L          “He is right that a person with a modicum of talent may attract a viewer who will click on the site for fifteen seconds, if the site continues to confirm the viewer’s worldview.  On the other hand, so many voices that are silenced by the overriding economic concerns of a newspaper or magazine are provided a venue.”

. . .

M         “The typical blog is raw information sans analysis.  What happens when there is the pretense of analysis?  And what if the pretense is realized?” 

L          “Calling it a ‘log’ or a ‘blog’ or ‘smog’ is no longer correct or helpful or insightful.  So what is it?”

M         “A contest.  On the world wide web.  For a new word or phrase.  That’s what we need.  There is enough talent to come up with a workable word or phrase.  The effort will also generate interest.”

. . .

L          “How about ‘blogotrapezoid’?”

. . .

[See the e-commentary at “The Great Google Wall (June 27, 2016)” and other e-commentary on the Internet, etc.] 

Bumper stickers of the week:

Have a contented Halloween

Today the lint was different than yesterday and at the same time it was the same.

Contrarianism, Revisionism And Iconoclasm:  On The Path To Truth Or Trailing The Truth? (September 19, 2016)

Posted in Truth, Writing on September 19, 2016 by

. . .

X          “The orthodoxy often if not usually serves the interests of those with money and power.  The orthodoxy often if not usually needs to be confronted and challenged.  Simply asserting a contrary argument is often a step somewhat toward the right direction somewhat on the right path yet is often incomplete and inadequate.”

Y          “Contrarianism, revisionism, iconoclasm, you name it, are part of the counter narrative, yet they may be counterproductive if they lead one to conclude that there are only two opposite and opposed arguments.  Truth may be found somewhere along the continuum.”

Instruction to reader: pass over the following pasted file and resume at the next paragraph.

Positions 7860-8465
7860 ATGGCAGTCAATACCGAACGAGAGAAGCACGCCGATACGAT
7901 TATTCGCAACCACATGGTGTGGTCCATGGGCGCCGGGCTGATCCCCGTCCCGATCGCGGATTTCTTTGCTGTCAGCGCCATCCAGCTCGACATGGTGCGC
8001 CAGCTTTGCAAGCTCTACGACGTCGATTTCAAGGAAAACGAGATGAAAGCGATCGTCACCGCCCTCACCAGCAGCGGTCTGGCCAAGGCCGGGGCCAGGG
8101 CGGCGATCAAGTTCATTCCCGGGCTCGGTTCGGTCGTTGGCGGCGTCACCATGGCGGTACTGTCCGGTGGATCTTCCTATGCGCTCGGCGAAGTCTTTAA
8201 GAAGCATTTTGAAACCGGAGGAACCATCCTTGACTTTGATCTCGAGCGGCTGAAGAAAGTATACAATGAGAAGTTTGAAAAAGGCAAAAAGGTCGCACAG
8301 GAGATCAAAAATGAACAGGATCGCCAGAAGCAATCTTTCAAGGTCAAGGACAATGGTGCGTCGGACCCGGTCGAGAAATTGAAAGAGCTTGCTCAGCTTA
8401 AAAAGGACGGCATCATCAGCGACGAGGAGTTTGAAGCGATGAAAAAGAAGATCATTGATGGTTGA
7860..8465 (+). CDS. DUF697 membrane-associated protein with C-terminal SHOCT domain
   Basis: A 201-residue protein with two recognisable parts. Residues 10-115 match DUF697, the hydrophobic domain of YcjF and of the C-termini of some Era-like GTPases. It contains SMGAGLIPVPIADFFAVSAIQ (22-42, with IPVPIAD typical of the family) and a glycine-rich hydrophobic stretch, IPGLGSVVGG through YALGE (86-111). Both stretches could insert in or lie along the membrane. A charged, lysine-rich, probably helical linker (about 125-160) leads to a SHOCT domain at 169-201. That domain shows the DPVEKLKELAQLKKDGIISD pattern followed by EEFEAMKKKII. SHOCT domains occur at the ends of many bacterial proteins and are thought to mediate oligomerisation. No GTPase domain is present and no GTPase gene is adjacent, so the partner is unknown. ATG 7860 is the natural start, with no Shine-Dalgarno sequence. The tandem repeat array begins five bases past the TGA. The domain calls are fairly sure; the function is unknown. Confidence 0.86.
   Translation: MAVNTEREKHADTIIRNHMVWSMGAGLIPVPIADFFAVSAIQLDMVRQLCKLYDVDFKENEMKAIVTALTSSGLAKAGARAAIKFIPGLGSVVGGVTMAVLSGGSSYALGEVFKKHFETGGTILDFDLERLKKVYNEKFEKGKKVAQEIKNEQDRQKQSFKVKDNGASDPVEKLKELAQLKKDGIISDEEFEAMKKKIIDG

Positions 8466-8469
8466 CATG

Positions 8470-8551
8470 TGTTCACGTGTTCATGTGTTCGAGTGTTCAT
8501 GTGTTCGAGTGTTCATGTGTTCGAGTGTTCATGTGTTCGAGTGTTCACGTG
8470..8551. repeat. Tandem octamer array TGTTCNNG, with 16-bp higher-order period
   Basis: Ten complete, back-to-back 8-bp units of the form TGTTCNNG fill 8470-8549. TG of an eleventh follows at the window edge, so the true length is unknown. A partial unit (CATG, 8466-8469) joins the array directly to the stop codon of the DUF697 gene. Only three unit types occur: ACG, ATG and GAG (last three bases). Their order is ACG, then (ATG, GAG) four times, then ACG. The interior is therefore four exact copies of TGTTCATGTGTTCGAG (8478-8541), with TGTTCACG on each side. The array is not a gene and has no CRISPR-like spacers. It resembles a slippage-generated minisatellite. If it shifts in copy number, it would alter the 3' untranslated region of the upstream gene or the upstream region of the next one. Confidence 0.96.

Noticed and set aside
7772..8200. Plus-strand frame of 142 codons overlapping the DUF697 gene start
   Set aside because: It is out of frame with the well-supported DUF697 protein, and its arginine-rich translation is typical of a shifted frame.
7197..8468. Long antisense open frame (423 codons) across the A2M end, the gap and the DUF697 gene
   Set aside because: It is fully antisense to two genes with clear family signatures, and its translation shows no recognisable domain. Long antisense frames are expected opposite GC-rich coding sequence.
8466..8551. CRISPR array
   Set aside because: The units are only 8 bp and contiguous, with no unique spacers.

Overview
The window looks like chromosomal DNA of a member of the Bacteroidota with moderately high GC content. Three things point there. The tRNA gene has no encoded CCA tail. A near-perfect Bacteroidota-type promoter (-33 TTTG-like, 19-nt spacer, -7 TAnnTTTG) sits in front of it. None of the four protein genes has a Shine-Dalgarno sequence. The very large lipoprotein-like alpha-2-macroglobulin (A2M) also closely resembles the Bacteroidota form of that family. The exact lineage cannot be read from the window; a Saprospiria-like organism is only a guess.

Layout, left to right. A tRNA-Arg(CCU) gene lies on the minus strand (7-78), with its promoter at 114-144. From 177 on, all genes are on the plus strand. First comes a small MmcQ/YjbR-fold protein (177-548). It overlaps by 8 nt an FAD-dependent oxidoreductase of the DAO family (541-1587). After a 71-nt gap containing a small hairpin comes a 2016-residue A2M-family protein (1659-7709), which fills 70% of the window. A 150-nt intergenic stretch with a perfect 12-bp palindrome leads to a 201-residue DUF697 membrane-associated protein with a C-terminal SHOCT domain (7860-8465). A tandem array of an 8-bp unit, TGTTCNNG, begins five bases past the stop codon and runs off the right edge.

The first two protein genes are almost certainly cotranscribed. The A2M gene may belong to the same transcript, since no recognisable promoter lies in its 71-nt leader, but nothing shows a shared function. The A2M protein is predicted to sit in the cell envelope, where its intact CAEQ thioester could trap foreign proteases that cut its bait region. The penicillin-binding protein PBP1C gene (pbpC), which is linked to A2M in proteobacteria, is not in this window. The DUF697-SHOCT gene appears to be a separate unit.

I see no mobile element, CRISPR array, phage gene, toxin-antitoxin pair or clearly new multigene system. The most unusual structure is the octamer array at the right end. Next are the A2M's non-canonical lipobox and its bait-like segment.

X          “An argument that inserts ‘not’ in one sentence and deletes the ‘not’ from another sentence is not complete and adequate.”

Y          “Unless it is?  Yet when you need to generate a Ph.D. thesis, you may be able to get away by inserting ‘not’ in one sentence and deleting the ‘not’ from another sentence.”

. . .

X          “Take an extreme position and then get cited and booked by those ostensibly providing a balanced presentation.”

Y          “Take an extreme position in a negotiation and possibly move the final outcome closer to your position.”

. . .

X          “Some synthesis replete with nuance, condition and reservation is necessary to stray near the resolution.”

Y          “Sounds . . . so nuanced, conditional and reserved.  And yet unnatural for humans.”

. . .

X          “You need to inject the word ‘Manichean’ into the mix to sound like you know what you are saying.”

Y          “Or ‘paradigm’ to sound sufficiently pedantic.”

. . .

Y          “But what if the truth is not found along the conventional continuum.”

. . .

X          “A little balance of light and dark as we approach the Equinox is appropriate.”

. . .